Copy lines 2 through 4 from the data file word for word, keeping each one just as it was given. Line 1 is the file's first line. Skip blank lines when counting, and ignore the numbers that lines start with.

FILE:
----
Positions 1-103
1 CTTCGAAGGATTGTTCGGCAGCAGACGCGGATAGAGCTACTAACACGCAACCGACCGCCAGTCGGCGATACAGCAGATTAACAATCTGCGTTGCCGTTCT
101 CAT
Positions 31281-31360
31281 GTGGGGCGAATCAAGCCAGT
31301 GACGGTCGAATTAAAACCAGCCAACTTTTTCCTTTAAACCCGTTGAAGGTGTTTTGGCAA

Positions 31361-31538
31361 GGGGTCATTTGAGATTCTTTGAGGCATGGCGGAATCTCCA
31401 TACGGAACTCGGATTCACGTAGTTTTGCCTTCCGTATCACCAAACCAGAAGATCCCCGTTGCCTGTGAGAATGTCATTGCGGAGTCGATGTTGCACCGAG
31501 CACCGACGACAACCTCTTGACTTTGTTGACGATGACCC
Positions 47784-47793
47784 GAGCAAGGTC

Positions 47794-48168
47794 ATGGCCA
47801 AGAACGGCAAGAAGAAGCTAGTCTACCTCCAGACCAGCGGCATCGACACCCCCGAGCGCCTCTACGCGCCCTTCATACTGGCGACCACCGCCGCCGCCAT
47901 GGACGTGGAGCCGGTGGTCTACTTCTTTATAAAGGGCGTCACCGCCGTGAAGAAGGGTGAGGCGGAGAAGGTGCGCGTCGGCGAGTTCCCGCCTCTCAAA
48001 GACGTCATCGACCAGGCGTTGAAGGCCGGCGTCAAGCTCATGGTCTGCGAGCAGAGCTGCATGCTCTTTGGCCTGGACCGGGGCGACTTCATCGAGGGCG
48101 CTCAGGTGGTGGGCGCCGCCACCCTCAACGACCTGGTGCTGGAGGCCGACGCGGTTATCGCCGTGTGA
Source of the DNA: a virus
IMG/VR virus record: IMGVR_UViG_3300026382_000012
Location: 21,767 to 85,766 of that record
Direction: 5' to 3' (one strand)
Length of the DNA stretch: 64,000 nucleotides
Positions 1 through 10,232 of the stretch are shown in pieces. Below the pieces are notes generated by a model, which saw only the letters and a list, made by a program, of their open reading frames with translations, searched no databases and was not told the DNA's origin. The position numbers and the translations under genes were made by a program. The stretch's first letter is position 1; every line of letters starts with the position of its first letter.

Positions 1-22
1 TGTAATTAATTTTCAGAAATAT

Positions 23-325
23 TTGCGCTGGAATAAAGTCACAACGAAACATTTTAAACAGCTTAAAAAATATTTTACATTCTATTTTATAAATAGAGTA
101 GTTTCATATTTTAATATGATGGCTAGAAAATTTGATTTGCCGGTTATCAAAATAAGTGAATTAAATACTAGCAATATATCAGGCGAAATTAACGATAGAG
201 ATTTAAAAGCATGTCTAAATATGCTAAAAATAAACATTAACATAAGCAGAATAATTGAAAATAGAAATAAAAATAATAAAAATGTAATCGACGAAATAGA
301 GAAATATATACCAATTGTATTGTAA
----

1 CTTCGAAGGATTGTTCGGCAGCAGACGCGGATAGAGCTACTAACACGCAACCGACCGCCAGTCGGCGATACAGCAGATTAACAATCTGCGTTGCCGTTCT
101 CAT
Positions 31281-31360